assimilability love

Definitions

from Wiktionary, Creative Commons Attribution/Share-Alike License

  • n. The quality or degree of being assimilable.

from the GNU version of the Collaborative International Dictionary of English

  • n. The quality of being assimilable.

from The Century Dictionary and Cyclopedia

  • n. The quality of being assimilable.

Etymologies

Sorry, no etymologies found.

Examples

  • Act specified 'assimilability' as one of the qualifications, but did not define it.

    The Rise of the South African Reich - Chapter 4

  • And for years immigration from the Islamic countries has looked destabilizing, as tension has increased between the children of Arab immigrants (beurs and beurettes, as they're called) and alarmed whites who question their assimilability.

    The Crescent and the Tricolor

  • Introducing the Quota Bill in Parliament, Dr Malan said that it was based on three principles: (1) the desire of every nation to maintain its basic racial composition; (2) the doctrine of assimilability; and (3) South

    The Rise of the South African Reich - Chapter 4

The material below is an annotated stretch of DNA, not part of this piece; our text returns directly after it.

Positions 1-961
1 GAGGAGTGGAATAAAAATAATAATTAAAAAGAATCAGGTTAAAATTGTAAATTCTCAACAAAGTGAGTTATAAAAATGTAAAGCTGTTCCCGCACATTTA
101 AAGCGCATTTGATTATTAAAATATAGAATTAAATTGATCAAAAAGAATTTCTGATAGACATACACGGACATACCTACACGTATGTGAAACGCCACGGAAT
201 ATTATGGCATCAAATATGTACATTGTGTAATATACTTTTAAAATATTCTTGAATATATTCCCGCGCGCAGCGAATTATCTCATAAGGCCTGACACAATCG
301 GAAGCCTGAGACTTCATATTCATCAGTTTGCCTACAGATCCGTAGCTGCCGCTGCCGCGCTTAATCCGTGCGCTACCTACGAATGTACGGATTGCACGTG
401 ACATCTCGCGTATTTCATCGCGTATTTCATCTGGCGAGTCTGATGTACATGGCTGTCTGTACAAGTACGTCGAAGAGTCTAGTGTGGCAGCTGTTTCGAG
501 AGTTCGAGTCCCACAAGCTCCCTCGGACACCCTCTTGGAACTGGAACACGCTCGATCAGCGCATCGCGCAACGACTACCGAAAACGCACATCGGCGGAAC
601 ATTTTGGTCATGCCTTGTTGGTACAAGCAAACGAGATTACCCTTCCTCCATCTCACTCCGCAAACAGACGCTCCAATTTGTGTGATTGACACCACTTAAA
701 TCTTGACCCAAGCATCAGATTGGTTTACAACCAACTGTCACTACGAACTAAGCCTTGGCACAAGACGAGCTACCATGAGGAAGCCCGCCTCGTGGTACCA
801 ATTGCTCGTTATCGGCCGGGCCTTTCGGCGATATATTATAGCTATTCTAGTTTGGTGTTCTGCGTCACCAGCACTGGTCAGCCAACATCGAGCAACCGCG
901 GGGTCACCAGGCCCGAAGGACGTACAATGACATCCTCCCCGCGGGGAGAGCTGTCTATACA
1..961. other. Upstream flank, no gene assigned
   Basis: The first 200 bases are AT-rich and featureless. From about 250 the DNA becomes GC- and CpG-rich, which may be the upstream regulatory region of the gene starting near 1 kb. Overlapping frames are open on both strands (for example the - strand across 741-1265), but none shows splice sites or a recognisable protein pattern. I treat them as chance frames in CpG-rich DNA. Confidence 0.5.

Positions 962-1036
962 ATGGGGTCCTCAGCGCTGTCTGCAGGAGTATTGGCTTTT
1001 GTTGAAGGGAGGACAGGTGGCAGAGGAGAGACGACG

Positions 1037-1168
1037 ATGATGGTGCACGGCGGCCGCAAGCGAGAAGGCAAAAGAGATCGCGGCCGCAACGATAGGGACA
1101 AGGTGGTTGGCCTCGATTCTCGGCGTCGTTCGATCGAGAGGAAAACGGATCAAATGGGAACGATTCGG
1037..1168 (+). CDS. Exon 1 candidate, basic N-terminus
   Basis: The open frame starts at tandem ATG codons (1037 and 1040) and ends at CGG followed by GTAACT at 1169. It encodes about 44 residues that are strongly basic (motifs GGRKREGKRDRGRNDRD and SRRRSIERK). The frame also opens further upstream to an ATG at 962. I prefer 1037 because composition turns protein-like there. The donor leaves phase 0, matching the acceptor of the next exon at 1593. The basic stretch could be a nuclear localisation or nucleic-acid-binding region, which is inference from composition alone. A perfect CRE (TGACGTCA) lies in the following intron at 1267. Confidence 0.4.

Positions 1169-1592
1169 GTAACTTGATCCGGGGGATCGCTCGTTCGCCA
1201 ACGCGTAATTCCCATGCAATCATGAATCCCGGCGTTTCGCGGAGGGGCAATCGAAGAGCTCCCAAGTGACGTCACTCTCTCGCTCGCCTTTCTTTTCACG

• A few of the boys thought Johnny's intrusion odd, even cheeky; but most of them, employing the social assimilability of youth, -- especially that of youth in the Middle West, -- laid little stress upon it.

    On the Stairs

  • Cooking, on the other hand, makes the milk and eggs lose their special conditions of assimilability and reduces the nutritive power in them to the simple power of any nitrogenous substance.

    The Montessori Method

  • The value of a food-substance does not merely depend upon the amount and the relative proportion of its constituents, but also, and to a very great extent, upon their easy assimilability.

    The Stock-Feeder's Manual the chemistry of food in relation to the breeding and feeding of live stock

  • It's no longer acceptable to mention race, but fretting about newcomers' education, poverty and assimilability is an effective substitute.

    NYT > Home Page

  • a trial made how far any grounds can be detected, so that one might determine beforehand whether a word was invented under the conditions of assimilability to our language or not.

    Literary Remains, Volume 2

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